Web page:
Learn to play guitar like Mark Knopfler in five minutes

The percussive and iconic style of the Dire Straits legend has captivated millions, here’s how to nail the basics.

Mark Knopfler

Mark Knopfler. Image: Rick Diamond / Getty Images

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Mark Knopfler is one of the most influential and important guitarists of all time, but he’s also one who stands apart from many of his rock and blues peers. With his fiendish ‘clawhammer’ fingerstyle technique at the core of how he approaches the instrument, there’s a lot more to his style than getting sumptuous clean tones on position two and four on a Strat.

There’s so much to unpack with Knopfler’s technique, but these are some basic shortcuts to get you in the mind of the man himself.

Double stop riffs

Five Minutes To Mark Knopfler - Figure 1

Dire Straits songs are often based around snappy, finger picked double stop riffs like this. This riff sits in the key of G minor. While you’re not actually playing any full chords in this, you’re implying a C, B♭ and Gm chord. There are some percussive hand slaps too. To play these, simply hit your hand down onto the strings near the bridge.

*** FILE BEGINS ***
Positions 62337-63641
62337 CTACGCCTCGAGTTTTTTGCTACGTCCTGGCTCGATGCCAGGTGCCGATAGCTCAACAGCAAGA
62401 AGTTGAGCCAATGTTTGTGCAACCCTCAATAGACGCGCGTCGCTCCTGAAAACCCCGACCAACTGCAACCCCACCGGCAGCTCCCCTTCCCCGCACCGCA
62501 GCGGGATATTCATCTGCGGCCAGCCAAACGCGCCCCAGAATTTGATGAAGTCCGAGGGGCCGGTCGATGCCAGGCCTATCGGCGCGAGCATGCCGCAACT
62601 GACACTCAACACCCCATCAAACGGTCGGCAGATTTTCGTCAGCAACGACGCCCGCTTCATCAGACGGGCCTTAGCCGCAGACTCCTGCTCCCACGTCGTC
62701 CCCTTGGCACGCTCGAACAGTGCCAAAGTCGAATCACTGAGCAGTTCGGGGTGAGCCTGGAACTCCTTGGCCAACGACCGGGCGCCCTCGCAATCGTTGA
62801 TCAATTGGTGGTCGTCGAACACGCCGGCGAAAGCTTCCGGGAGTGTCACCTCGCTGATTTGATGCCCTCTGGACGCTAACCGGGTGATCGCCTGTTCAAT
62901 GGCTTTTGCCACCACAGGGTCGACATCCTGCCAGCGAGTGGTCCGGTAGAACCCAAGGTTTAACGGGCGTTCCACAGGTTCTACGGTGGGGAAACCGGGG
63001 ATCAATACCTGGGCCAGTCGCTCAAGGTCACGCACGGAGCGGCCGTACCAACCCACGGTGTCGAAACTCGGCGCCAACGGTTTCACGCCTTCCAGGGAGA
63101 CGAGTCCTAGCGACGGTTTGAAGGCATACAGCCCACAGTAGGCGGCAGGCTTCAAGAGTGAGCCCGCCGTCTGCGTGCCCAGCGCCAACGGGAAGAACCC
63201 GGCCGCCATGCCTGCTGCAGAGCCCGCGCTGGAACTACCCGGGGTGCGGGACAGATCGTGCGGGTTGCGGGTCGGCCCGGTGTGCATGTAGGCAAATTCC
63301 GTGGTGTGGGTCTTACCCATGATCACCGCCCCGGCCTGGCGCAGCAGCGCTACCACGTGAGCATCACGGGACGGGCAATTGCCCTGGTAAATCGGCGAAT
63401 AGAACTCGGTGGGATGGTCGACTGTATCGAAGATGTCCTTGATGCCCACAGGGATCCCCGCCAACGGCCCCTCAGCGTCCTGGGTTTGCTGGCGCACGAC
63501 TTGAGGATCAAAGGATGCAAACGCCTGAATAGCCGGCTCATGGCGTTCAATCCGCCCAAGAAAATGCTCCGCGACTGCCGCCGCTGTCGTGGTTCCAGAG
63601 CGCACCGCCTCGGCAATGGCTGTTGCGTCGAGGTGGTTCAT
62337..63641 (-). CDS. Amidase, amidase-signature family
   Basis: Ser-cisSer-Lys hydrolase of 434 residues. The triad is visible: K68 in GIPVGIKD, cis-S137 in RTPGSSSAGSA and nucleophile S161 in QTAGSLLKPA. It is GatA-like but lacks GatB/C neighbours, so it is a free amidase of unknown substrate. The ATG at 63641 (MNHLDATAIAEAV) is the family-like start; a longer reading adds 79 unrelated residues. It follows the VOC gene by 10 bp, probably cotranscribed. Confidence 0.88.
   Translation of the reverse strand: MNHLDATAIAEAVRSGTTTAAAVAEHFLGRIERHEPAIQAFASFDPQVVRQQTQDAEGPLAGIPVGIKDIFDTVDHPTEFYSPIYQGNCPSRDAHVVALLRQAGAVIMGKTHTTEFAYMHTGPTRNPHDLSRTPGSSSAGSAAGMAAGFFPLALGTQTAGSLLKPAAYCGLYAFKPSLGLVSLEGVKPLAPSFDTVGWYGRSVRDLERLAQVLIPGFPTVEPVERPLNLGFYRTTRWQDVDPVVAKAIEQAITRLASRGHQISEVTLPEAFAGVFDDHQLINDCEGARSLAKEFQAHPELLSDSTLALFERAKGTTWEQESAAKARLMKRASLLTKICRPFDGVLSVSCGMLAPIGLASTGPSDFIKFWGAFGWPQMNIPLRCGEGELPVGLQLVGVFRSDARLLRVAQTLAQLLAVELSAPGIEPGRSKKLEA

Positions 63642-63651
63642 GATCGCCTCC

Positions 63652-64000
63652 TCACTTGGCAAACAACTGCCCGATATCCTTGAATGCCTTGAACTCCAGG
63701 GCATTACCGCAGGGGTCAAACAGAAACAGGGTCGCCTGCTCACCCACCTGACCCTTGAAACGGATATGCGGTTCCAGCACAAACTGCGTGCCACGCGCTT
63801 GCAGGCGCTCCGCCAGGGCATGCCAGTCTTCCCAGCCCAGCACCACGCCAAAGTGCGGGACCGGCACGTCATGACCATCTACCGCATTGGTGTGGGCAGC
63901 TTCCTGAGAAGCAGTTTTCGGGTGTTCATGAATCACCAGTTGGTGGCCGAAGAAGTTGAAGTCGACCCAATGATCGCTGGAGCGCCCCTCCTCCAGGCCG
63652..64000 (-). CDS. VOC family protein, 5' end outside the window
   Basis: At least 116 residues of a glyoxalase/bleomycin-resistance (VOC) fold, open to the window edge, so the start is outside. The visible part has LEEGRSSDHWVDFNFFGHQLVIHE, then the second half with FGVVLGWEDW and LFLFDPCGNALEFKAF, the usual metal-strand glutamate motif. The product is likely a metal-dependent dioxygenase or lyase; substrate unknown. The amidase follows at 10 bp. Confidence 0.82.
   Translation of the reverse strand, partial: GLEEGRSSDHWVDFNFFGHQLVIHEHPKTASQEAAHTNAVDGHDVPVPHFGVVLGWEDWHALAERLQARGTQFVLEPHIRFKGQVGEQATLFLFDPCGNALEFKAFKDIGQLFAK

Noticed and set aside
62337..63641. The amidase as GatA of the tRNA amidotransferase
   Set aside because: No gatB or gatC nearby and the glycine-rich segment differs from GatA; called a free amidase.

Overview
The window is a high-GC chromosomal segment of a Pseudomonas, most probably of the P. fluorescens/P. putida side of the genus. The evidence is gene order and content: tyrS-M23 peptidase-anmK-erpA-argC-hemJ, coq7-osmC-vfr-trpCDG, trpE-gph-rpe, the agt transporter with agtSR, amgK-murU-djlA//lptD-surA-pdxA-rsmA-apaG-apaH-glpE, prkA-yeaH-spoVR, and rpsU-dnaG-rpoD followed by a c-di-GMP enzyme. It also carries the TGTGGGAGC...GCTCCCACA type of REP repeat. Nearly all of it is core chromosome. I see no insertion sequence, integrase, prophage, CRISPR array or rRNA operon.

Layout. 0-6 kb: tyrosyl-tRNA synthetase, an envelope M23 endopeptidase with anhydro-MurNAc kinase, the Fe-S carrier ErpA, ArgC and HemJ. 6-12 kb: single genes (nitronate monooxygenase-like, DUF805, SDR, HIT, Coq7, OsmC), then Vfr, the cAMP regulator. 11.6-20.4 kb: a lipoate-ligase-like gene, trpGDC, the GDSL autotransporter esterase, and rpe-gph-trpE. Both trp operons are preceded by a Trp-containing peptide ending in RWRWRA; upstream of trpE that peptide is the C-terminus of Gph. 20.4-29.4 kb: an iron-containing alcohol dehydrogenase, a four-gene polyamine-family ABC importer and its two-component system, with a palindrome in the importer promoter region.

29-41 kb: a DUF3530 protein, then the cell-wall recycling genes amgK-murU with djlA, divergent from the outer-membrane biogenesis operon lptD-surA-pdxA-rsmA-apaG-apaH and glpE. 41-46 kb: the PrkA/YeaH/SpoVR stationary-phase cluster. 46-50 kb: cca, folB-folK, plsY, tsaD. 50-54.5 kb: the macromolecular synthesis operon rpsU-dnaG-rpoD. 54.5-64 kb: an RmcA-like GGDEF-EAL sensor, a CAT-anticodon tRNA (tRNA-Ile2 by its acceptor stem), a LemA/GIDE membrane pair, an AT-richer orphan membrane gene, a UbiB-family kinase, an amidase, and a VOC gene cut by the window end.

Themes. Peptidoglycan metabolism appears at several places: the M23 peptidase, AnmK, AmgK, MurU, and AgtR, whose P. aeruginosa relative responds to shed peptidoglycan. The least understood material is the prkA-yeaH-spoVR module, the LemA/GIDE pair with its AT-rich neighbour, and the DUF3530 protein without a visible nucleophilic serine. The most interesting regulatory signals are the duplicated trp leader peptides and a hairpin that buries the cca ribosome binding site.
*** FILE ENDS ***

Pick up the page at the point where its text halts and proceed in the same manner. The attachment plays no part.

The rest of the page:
String raking

Five Minutes To Mark Knopfler - Figure 2

Short, raked chords in the middle of lead lines are a big part of the Knopfler tone. Doing these with your fingers can be tricky at first. Try to use your thumb for the first two notes of the triad and your index or middle finger on the final note to give it a little ‘pop’.

Country-style pentatonics

Five Minutes To Mark Knopfler - Figure 3

Knopfler is a big fan of country guitar and this minor pentatonic style lick has a country flavour. As you’re playing fingerstyle, you can get under those strings a little to make them pop. The second bar also contains one of those trademark Knopfler string rakes!

Fast, rolling pentatonics

Five Minutes To Mark Knopfler - Figure 4

When you think of the Dire Straits you might not think of blisteringly fast lead guitar lines, but Knopfler is no stranger to pulling out the odd speedy line. This lick starts slow but builds into a descending, rolling pentatonic pattern that switches between 8th and 16th note groupings.

About the author

Leigh Fuge is a guitar teacher and professional musician from Swansea in the UK. He has taught hundreds of students face to face and via the MGR Music platform. He has over 10 years’ experience working in the industry as a touring musician, session guitarist and teacher.

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